Technique 50: Scenarios
Description of the technique
Scenarios can be used to bring to life either business situations or IT situations
(usually described via use case speciﬁcations – see Technique 62), but are most
powerful when used to describe both of these and the interactions between them.
In addition to helping validate requirements for completeness of coverage, they
also provide a solid base for prototyping, testing and subsequent training for
business users. A scenario describes a speciﬁc situation that the user will
recognise, which works through a single instance to a logical (although not
always successful) conclusion. Each individual scenario is speciﬁc in that it does
not deal in generalities; instead, it homes in on a particular set of circumstances
and ‘walks through’ the task that needs to be performed, in a thread that has a
start point and a stop point.
Each individual scenario can be used to validate the business requirement,
and the development of the scenarios is also likely to identify additions or
enhancements to the requirements during elicitation, analysis and subsequent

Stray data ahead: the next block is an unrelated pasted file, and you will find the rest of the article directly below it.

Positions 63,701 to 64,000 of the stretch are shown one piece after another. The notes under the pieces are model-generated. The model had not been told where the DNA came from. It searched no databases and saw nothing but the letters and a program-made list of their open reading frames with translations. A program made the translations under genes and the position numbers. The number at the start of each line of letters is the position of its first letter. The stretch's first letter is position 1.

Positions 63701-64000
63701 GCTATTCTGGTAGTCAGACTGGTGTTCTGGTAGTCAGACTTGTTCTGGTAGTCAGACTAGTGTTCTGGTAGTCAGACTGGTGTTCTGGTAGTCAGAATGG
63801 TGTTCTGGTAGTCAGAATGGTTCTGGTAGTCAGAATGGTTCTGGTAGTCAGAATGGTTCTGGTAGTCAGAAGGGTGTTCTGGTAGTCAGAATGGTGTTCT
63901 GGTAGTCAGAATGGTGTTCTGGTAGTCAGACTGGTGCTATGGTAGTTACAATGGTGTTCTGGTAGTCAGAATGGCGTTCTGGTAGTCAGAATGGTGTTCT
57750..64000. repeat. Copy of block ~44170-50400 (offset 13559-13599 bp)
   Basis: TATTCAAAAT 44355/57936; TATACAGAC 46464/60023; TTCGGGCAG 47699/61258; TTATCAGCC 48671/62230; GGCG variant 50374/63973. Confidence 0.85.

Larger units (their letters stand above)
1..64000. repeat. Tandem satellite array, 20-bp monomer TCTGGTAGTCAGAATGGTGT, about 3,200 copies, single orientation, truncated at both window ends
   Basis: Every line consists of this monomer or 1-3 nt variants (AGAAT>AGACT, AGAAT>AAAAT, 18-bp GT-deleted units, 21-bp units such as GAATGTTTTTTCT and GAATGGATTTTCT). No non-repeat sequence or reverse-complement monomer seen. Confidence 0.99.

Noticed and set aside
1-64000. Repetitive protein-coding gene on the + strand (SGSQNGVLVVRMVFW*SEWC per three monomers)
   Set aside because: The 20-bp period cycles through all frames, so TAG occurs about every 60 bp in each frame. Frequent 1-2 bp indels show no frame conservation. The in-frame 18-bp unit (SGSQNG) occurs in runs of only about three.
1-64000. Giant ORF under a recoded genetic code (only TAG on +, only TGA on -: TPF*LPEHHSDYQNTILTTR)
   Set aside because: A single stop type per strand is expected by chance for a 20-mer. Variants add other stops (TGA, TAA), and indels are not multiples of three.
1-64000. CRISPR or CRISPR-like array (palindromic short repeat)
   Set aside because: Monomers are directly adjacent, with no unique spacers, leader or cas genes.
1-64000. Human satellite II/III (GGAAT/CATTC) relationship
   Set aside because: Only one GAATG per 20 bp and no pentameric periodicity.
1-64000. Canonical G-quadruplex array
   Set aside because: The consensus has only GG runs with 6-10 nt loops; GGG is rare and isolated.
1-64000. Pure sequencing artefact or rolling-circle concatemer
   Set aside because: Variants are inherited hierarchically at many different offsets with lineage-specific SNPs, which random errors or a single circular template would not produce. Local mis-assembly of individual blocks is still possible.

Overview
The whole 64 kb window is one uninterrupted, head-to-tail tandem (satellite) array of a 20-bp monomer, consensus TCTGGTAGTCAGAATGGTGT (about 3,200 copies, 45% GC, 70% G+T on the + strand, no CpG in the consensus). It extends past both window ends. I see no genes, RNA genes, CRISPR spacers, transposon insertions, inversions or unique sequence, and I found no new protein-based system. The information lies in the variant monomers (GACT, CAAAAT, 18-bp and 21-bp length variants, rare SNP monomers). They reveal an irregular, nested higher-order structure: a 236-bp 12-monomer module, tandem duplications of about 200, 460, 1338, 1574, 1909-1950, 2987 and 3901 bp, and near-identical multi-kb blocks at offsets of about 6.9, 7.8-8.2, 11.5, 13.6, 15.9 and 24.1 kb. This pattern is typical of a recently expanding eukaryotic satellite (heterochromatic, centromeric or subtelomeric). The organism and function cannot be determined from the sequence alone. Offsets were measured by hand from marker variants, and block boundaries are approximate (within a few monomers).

deﬁnition. Thus the requirements and their supporting scenarios are developed
together in an iterative way.
To develop a scenario, the business analyst starts by writing down descriptions of
examples of a variety of situations that a range of users might encounter. These
help to ground the analysis in reality and allow all concerned to understand the
detailed steps that typical users go through, and the information they will need to
perform these. This selected set of scenarios should be reviewed with users and
used to reﬁne the initial requirements deﬁnition. Later they can be used as the
basis for the development of prototypes and acceptance test plans.
It is important when developing scenarios to ensure that there is suﬃcient
coverage of both normal and critical conditions, as well as considering some of the
more unusual and less important situations. There is often a temptation to focus
scenarios only on the interesting cases, and ignore more mundane and common
We recommend that the set of scenarios considered should cover: